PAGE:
Family Relationships

Join other women in the sandwich generation - share ideas and solutions as you learn to nourish family relationships without starving yourself.

Monday, April 27, 2009

Respectful Grandmothers

With Mother's Day just around the corner, we'll be highlighting all you 'Grand Mothers' this week. As you know, we come in all sizes as well as names - Grandma, Bubbe, Granny, Nana, Grams, or whatever special name your grandkids have for you. We have 10 grandchildren between us - living near and far; in preschool, grade school, college and beyond; from intact as well as blended families. What we share in common is our concern for them and our desire to maintain a loving relationship with them. This week we'll be talking about how to do just that.

Today we'll look at the important concerns revolving around grandkids who live nearby; tomorrow, significant issues for those who live far away; on Wednesday, chief relationship matters with step-grandchildren and those whose parents have divorced. On Thursday, we'll host Sally Olds, author of Super Granny: Great Stuff to Do with You Grandkids. And Friday, we'll wrap up with your feedback.

For any and every kind of grandmothering, the unifying concept for you to remember is respect - for your children, their partners, your grandkids, and for yourself. Treat everyone with the respect they deserve and value their individual needs and rights in the relationship. When you do that, you set the stage for creating strong bonds and enriched relationships between everyone in the family.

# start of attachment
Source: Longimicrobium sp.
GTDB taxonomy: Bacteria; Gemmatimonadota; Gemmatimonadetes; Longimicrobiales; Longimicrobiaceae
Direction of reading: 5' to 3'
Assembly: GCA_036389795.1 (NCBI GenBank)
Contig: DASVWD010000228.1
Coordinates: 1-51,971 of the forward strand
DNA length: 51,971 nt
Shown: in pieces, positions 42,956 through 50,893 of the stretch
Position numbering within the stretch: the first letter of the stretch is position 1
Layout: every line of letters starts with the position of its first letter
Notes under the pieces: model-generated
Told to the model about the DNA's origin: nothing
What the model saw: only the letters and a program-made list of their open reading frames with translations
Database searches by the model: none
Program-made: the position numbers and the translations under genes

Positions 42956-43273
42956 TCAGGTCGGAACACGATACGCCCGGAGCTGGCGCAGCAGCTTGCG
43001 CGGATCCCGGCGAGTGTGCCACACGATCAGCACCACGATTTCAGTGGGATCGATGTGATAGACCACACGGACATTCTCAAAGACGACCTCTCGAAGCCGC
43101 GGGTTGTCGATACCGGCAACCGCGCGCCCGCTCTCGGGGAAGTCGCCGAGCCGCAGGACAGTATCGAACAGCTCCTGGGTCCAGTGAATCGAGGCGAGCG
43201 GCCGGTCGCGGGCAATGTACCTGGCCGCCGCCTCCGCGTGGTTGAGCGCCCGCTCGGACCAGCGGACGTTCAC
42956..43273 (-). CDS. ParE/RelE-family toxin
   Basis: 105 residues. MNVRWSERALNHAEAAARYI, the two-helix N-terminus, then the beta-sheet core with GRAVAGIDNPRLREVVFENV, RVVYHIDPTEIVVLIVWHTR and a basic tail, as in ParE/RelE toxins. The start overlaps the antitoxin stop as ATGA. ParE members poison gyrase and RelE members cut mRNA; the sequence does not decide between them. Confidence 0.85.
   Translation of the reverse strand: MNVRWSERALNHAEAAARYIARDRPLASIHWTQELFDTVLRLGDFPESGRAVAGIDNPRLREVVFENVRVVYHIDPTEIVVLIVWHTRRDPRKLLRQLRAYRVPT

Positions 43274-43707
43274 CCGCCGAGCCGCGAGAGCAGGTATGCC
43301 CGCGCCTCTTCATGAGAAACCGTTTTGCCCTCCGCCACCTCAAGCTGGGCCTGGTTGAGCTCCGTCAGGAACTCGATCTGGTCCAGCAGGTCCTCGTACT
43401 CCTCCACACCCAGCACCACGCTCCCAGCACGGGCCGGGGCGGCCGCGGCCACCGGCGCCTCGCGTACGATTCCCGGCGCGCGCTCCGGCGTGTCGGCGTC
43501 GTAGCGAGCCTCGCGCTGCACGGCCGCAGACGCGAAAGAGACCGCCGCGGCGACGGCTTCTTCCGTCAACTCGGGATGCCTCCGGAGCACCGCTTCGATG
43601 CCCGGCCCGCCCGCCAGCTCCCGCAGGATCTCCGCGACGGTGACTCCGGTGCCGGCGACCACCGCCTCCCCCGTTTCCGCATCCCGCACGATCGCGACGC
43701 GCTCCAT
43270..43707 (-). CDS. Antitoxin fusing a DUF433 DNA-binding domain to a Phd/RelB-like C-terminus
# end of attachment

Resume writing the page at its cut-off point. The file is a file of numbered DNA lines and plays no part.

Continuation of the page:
When your grandkids live nearby, you can enjoy the pleasure of being an integral part of their lives. You probably have the chance to spend time with them weekly, participate in significant events, and learn first-hand about their latest interests and achievements. The main concern here is boundaries - on all sides. It's vital for you not to over-step and usurp your adult children's authority, even as you pitch in to help them with their child-care duties. And it's just as imperative for you to retain your own personal identity and not become submerged into the role of grandmother only. You'll enjoy the relationship more when you also have some separation from it.

Click on the title above to take you to our newsletter, Stepping Stones, for an article with reflections on becoming a grandmother.

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